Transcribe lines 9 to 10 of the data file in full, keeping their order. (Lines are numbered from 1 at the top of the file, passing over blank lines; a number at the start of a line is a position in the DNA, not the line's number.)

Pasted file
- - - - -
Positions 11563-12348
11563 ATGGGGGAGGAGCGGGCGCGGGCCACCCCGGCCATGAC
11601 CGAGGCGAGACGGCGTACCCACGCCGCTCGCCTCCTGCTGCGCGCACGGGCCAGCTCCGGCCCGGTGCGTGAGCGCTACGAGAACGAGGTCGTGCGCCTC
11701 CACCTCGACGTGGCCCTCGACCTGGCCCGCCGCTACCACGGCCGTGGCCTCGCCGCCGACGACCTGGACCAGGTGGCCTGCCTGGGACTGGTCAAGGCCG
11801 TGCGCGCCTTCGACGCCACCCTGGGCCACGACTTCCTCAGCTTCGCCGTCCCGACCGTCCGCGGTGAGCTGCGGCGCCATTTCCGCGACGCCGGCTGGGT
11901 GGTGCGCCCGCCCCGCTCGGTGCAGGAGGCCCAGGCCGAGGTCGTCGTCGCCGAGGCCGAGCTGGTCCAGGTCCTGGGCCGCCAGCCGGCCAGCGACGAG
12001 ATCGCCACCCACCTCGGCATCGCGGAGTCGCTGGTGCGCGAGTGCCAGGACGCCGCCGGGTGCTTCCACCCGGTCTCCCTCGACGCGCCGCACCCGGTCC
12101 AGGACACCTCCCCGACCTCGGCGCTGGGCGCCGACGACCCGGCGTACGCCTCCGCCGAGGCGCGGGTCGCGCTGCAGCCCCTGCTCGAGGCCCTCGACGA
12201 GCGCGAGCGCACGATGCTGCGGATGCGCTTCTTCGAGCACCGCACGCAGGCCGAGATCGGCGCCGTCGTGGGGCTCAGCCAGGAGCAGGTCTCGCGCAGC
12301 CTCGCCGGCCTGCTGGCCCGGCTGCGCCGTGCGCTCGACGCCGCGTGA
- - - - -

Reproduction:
12201 GCGCGAGCGCACGATGCTGCGGATGCGCTTCTTCGAGCACCGCACGCAGGCCGAGATCGGCGCCGTCGTGGGGCTCAGCCAGGAGCAGGTCTCGCGCAGC
12301 CTCGCCGGCCTGCTGGCCCGGCTGCGCCGTGCGCTCGACGCCGCGTGA